There’s a way in which the poltergeist is a real external supernatural entity. There’s another way in which it is Faraday himself. Caroline considers reports of poltergeists and their association with adolescents, and Seeley considers also repressed spinsters and menopausal women, but nobody considers repressed and longing doctors. Doctors are supposed to bring health but Roderick refers to the curse as a kind of infection. There’s definitely a way in which it is Faraday’s subconscious. There’s also a way in which the poltergeist embodies the forces of history, the lower classes attacking the upper classes. (Mrs. Ayres said that she felt England had no place for her any more, and Caroline, like the protagonists of The Franchise Affair, plans to flee to Canada. Canada’s literary purpose in British and American novels seems to be as a place for people to flee to. She might have been better going, as Mary Renault did at just this time, to South Africa.)

The best thing about The Little Stranger is that all these ways of viewing the poltergeist are not only valid but interesting. Whatever else it is, it is also real. Faraday can’t quite stop rationalising it away, but the text never tries to. If it’s symbolic, it’s also real, and without that it wouldn’t work.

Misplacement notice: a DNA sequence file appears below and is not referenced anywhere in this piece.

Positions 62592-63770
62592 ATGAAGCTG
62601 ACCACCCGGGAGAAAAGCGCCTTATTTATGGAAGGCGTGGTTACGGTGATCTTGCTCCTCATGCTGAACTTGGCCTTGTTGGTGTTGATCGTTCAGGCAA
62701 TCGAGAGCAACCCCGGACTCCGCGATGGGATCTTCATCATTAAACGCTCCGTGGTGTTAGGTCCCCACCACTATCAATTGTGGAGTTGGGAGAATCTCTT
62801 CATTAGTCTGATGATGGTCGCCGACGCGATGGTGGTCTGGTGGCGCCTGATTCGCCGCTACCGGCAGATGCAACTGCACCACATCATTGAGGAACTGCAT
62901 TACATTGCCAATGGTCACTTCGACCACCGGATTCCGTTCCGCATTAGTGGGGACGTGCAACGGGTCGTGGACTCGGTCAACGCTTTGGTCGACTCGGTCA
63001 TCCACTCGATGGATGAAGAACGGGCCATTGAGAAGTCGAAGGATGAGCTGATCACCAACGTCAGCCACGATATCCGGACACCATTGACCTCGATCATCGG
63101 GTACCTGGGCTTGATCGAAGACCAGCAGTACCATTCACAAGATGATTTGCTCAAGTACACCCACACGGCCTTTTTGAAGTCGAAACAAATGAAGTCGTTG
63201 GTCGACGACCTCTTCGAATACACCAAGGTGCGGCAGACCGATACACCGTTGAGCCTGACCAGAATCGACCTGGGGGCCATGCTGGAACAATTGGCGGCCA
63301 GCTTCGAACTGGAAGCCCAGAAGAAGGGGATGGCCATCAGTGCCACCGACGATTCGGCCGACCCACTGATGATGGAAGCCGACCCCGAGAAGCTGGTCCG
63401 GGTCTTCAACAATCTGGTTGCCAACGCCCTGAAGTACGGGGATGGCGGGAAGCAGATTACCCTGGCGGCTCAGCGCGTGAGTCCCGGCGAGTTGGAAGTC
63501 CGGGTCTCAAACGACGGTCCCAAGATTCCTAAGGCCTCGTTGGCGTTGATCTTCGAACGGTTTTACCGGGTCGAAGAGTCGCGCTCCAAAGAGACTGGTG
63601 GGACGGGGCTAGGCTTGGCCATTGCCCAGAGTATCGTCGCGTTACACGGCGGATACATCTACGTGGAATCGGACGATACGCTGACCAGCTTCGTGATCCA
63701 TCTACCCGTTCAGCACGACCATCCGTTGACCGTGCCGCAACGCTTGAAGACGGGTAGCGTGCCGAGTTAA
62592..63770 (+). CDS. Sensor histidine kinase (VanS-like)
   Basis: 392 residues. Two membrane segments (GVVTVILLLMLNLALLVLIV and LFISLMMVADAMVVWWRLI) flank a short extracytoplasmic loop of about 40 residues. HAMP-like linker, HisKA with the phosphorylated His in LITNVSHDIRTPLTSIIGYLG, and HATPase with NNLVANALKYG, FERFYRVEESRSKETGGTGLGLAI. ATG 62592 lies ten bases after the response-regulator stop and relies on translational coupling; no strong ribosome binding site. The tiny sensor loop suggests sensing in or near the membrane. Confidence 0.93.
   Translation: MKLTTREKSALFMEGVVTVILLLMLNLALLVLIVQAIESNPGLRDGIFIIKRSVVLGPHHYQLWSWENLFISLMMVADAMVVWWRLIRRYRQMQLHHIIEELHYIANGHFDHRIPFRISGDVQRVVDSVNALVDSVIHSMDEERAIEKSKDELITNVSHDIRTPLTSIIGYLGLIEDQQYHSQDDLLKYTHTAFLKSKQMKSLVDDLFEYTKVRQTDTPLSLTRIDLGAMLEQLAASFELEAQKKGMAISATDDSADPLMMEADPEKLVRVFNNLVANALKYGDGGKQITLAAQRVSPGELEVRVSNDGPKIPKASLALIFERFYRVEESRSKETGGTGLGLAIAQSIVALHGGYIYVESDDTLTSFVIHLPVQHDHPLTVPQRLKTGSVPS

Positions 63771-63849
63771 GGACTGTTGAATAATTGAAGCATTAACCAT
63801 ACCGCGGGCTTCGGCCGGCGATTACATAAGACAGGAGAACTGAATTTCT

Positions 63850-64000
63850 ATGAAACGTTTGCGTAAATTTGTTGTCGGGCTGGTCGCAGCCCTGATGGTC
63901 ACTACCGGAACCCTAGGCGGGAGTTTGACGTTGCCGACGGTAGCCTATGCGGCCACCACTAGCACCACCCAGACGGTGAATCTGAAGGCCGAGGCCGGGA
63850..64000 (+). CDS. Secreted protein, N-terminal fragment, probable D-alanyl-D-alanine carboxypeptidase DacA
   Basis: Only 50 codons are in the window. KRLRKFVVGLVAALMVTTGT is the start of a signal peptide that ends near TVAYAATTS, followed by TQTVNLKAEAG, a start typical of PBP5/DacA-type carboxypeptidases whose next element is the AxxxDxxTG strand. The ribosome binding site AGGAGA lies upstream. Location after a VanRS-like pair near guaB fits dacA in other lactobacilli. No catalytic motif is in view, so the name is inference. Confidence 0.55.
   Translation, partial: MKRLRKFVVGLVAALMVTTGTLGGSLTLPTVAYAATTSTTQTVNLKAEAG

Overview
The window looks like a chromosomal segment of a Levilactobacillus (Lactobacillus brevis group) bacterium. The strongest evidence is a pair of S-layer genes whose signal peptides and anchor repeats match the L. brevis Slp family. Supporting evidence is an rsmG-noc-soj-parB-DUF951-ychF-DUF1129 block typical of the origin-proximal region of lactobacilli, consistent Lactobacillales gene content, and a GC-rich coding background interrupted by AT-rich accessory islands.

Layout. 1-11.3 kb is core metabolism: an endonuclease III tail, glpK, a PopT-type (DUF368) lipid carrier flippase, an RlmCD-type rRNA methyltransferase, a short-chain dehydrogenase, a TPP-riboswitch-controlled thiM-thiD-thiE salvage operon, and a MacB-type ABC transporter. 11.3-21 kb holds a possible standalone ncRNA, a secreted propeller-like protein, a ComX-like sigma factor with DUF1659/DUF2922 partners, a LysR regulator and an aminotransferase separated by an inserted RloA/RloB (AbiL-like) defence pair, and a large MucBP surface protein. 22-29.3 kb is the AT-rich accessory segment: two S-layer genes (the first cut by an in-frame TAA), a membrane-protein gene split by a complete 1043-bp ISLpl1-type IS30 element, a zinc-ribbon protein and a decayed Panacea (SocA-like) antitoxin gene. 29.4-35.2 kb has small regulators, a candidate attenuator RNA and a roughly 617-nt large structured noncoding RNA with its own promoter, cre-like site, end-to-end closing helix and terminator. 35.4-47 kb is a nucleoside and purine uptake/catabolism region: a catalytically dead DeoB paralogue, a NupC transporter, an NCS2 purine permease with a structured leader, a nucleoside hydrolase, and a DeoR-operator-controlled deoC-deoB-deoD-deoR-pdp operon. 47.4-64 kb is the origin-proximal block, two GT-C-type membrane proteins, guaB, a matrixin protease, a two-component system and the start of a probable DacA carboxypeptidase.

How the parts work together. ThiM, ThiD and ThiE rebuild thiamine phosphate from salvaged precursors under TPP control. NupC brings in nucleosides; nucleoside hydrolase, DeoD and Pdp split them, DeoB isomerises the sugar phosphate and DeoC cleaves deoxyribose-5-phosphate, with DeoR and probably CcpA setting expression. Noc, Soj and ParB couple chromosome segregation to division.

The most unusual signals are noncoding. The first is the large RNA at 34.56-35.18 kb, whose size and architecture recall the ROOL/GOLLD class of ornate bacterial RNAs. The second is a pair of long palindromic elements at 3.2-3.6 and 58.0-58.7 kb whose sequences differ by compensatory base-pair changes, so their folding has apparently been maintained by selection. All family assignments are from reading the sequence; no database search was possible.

I didn’t know it was classifiable as horror when I picked it up the first time, I just knew it had the Tey connection, and I was therefore expecting it to be a mystery. I often read books without knowing much about them, and I prefer to avoid spoilers, but I usually can’t avoid knowing what genre they are! However, by the time I was overwhelmed by dread, I was also hooked. I found it a much more comfortable read this second time, when I knew what was going to happen. It’s undoubtedly literary fiction—it’s been nominated for literary awards, and everyone knows that literary fiction is what the Booker committee point at. It’s horror, or dark fantasy, because ditto for the Shirley Jackson award people. It’s undoubtedly a historical novel, and a very good one, one that does the thing Kay’s fantasy does of using the fantastic to get closer to the concentrated essence of a period. And above and beyond all that, it is by my definitions a gothic.

This is one of the best books I’ve read in the last year, and I’m so glad nobody had told me anything that would put me off it. Waters’s The Night Watch, a historical novel set in WWII, is also brilliant, and a little reminiscent of Renault’s thirties novels—I mean this as very high praise.


Jo Walton is a science fiction and fantasy writer. She’s published eight novels, most recently Half a Crown and Lifelode, and two poetry collections. She reads a lot, and blogs about it here regularly. She comes from Wales but lives in Montreal where the food and books are more varied.